Mother Earth’s Children by Elizabeth Gordon
Mother Earth’s Children: The Frolics of the Fruits and Vegetables (1914) is a collection of poems for young children to appreciate the joy of fresh food! See if you can make a game of finding and naming them next time you are at the farmer’s market or grocery store. You may also enjoy whimsical poetry and stories by Carl Sandburg
LITTLE Miss Radish, pretty thing, Has her birthday in the spring; She and the little Onions play Out in the garden all the day.
WHEN Orchard Oriole sings his song The Rhubarb children troop along; They’re hardy, healthy youngsters, too, And stay the whole, long summer through.
SAID Lettuce, tender-hearted lass: “Come Dandelion, ’neath my glass;” But Dandelion smiled and said She liked the nice fresh air instead.
"SAID Spanish Onion: “I don’t see Why people weep at sight of me; I’m a nice, friendly sort of chappie And like to make everybody happy.”
THE Button Mushrooms went to play With the small Puff Balls one bright day; They had such heaps of glorious fun, But all ran home at set of sun.
ASPARAGUS in early spring Came up to hear the robins sing; When she peeped out her dress was white; It turned green in the sunshine bright.
THE Green Pea children went to sail On the Sauce Pan ocean in a gale; “This boat’s a shell,” they cried; “Dear me! We might capsize in this deep sea.”
SAID Spinach: “In my dress of green I’m just as happy as a queen. I’m truly glad that I am good For little babies’ early food.”
LITTLE Wild Strawberry came down To visit with her folks in town; She’s a sweet child with charming ways And blushes modestly at praise.
SAID Endive: “I was born in France But travel when I get a chance.” Said Celery: “I travel, too, But my real home’s in Kalamazoo.”
THE Carrot ladies love to go To church on Sundays in a row; And, tall or short, each lady fair Wears a green feather in her hair.
PEARL Onion, tiny little thing, Lives out doors from early spring; She’s German, so I understand, And dearly loves her father-land.
“CHERRIES are ripe,” said Old Blue Jay As he flew by one August day; “Why, he means us,” the Cherries cried, “Perhaps we’d better go inside.”
THE String Beans love to climb a pole, And so their clothes are seldom whole. Mother Bean said: “I’ll mend the tatters; While they are happy, nothing matters!”
SAID Dame Potato: “Hurry, Pat! And wash your face and feed the cat, Then run to school, or you’ll be late; Just see! It’s nearly half past eight!”
“GOOD morning, friends! Know who I am? I’m Raspberry who makes the jam; You know—that on the pantry shelf— I make that every year myself.”
RED Pepper said a biting word Which Miss Green Pepper overheard; Said she: “Hot words you can’t recall; Better not say such things at all.”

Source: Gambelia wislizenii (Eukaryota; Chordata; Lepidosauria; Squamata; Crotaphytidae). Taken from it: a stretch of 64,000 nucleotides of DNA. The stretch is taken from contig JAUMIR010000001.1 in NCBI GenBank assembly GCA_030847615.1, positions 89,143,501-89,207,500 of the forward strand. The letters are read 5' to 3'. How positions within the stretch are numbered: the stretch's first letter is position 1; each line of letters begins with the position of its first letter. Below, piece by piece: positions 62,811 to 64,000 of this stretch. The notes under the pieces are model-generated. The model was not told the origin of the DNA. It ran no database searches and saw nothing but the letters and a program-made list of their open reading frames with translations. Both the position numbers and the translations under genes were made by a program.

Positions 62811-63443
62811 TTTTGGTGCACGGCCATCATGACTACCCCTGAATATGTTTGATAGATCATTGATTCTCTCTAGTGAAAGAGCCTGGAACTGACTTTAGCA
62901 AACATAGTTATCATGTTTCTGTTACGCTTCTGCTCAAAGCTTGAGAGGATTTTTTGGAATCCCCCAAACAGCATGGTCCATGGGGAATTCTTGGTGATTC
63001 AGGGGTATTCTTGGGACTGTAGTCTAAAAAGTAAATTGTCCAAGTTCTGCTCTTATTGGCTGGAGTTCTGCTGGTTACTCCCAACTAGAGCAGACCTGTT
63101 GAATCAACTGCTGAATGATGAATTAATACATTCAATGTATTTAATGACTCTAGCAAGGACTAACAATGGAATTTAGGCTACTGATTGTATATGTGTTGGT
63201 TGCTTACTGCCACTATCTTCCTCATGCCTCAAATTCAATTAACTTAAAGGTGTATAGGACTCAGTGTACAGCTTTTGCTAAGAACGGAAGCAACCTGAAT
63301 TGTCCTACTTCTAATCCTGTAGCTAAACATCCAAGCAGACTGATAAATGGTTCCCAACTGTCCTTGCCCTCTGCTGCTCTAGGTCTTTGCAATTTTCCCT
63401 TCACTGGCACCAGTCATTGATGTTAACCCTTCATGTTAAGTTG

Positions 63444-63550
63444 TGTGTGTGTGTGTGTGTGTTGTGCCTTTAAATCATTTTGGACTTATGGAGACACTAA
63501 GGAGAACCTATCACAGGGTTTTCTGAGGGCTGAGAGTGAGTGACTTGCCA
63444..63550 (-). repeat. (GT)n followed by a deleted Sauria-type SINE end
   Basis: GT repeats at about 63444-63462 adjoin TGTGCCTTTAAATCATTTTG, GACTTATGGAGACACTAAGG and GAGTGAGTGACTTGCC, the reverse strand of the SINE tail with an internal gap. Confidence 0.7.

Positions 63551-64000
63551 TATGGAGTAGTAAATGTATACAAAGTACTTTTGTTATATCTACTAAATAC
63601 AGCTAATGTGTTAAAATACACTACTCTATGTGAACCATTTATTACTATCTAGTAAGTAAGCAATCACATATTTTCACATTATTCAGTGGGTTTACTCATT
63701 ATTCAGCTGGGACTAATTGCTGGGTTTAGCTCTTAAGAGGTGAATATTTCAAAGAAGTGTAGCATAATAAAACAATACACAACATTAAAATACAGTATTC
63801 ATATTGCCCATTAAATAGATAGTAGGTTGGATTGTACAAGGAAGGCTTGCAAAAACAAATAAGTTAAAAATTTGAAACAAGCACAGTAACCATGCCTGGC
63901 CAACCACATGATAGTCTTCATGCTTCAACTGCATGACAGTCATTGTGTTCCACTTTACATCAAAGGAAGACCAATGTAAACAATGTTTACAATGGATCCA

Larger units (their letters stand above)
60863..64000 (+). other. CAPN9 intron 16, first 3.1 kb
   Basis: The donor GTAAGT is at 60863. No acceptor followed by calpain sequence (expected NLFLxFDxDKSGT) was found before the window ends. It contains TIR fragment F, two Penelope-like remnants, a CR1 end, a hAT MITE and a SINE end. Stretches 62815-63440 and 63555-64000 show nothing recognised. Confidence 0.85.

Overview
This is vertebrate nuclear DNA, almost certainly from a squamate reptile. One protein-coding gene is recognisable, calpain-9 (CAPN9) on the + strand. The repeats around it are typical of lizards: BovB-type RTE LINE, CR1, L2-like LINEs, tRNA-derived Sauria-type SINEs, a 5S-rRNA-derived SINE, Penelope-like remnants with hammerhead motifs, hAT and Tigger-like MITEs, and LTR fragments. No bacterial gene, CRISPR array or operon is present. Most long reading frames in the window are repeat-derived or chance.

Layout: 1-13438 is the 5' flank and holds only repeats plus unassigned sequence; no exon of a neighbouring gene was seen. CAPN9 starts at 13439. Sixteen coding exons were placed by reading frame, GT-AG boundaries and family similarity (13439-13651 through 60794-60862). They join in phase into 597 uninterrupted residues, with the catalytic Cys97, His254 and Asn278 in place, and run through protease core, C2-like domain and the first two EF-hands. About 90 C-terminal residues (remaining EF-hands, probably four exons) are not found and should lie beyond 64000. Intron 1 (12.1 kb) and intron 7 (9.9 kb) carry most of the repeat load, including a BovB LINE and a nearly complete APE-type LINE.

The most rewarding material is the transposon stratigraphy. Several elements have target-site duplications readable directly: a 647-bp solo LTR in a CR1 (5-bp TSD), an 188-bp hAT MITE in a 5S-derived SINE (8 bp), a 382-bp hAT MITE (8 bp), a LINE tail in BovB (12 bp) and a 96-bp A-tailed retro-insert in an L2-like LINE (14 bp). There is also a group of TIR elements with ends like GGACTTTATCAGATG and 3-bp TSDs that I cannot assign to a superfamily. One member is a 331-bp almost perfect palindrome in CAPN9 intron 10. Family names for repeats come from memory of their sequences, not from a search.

SAID Miss Cucumber: “I have brought My fan, because the day is hot; Our family have a splendid rule,— Whatever happens, we keep cool.”
GUMBO’S a splendid southern cook, And, without looking in the book, He’ll make a savory soup or stew, And send it, steaming hot, to you.
THE Blueberry children love to run Around the hillsides in the sun; Smiling and jolly, plump and sweet, Best-natured youngsters one could meet.
“EVERY one knows,” said Madame Beet “My disposition’s very sweet; And though to plumpness I am prone, My color’s every bit my own.”
“MY new spring dress,” said Chicory, “Is just as lacy as can be; Shading from green to purest white Its ruffles are my heart’s delight!”
THE Currant ladies look so sweet In their green dresses, cool and neat. They offer you, for your delight, Their strings of berries, red and white.
SAID Brussels Sprout: “I am so glad That I’m such a good-looking lad.” Horseradish said: “I’m glad I’m plain If good looks make a chap so vain.”
SAID Rutabaga Turnip: “Wow! I just escaped that hungry cow; I jumped behind a great big tree Or she’d have surely eaten me!”
“DEAR me!” Madam Muskmelon said, “Those children will not stay in bed; Before the darlings get misplaced I’ll tie each baby to my waist.”
WATERMELON’S dress of green Trimmed in rose pink you all have seen She has such pleasant smiling ways, We welcome her on summer days.
SAID Cauliflower: “I used to be A cabbage, so some folks tell me; When I’ve improved some more—who knows? Maybe I’ll be a Cabbage Rose.”
HAND in hand with summer comes The happy family called the Plums, Some dressed in purple, some in red; They’re very pretty and well bred.
SAID pompous, purple Egg-plant: “Well! So that is egg in that queer shell; Really! It’s very hard to see Why they named that chap after me!”
SAID Mother Pear: “Dear me! Those twins Are just as much alike as pins; I must do something, I declare!” So she cut little sister’s hair.
BANANA wears a yellow coat Buttoned quite snugly ’round his throat. He comes from where it’s warm, you see, And feels cold more than you or me.
HERE’S Apple, loved by young and old And sometimes worth his weight in gold. We hail him with delighted cries When he comes to us, baked in pies.
SAID Mr. Gourd: “You’ll plainly see We are a busy family; We give you bottles, cups and things, And curly vines for playtime rings.”
WILD Grape just loves to run away And in the green woods climb and play; You’ll know him when among the trees His fragrant blossoms scent the breeze.
THE Lemons every summer go In groups to see the Wild West Show; Come rain or shine, they never stay At home on any circus day.
MISS Orange said: “I’d like to know Those pretty mountain girls called ‘Snow;’” “Don’t,” said her Dad, “or we are lost; They’re relatives of Sir Jack Frost.”
CRANBERRY dearly loves to go Wading in places wet and low; She wears soft gowns of dainty floss Made of the pretty yellow moss.
NORTH Wind came whistling by one day Where the Tomatoes were at play; It gave those children such a fright They put their blankets on that night.
THE Pumpkin children, everyone, On Hallowe’en go out for fun; With Jack o’lantern and his crew They find such jolly things to do.